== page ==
Almost everybody interesting in public policy could use some public choice economics.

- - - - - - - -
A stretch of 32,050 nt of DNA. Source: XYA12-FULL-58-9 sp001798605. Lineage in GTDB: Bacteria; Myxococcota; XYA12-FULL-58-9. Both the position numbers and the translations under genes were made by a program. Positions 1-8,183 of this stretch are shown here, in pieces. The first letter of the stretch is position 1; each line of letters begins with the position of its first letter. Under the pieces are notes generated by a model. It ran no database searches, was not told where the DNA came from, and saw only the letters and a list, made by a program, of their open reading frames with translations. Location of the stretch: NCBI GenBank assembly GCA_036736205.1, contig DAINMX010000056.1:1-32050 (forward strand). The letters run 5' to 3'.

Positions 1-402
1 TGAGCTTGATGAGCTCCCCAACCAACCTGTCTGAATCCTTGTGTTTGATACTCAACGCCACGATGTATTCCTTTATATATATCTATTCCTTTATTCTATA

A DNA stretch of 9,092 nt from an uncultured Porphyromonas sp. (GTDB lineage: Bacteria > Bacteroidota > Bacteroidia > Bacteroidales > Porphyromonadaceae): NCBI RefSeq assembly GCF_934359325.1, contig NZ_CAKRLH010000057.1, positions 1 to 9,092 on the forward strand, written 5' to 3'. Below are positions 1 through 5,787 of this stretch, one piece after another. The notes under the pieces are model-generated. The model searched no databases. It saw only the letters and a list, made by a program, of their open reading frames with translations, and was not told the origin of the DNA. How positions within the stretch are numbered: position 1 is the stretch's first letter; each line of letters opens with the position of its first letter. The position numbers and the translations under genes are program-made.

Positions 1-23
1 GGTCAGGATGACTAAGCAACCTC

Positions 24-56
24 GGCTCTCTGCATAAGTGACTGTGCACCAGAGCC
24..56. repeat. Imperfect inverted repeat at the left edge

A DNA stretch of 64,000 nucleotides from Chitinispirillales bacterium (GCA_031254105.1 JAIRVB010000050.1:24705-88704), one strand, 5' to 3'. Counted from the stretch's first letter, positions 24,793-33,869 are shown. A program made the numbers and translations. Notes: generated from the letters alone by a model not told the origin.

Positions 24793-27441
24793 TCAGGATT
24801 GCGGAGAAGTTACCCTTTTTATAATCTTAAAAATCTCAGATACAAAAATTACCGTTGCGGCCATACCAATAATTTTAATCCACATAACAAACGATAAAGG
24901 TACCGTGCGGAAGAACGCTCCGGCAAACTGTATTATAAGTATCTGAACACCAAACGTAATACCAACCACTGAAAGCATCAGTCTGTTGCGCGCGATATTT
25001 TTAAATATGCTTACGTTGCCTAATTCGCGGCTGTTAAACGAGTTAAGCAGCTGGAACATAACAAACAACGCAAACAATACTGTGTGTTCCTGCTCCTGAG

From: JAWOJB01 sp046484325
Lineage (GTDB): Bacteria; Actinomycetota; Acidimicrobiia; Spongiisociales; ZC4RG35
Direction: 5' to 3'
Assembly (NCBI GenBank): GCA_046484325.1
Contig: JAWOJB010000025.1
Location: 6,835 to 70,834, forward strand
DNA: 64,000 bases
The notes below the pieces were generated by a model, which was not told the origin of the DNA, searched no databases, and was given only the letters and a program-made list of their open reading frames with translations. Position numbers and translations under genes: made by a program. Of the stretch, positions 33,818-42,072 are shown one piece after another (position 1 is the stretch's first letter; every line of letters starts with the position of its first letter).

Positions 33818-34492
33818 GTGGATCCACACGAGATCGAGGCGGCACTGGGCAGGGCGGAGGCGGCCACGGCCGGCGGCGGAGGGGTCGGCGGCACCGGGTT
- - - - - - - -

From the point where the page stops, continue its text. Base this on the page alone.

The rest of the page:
The core insight of public choice economics is that all people respond to incentives . . . even politicians. And judges, and regulators, and the chairman of the PTA, and the president, and the pope, and so on. I recognize the statement may seem a little obvious, but I don’t mean it flippantly. Few disagree with the statement that “all people respond to incentives” when thinking about buyers and sellers in the marketplace, but there is a long tradition of scholarship that presumes political leaders and civil servants to be the folks who rise above the fray. The uniqueness of the public choice insight is in how much understanding can be gained from instead treating actors in political systems as if they have the same knowledge and moral compass as the rest of us.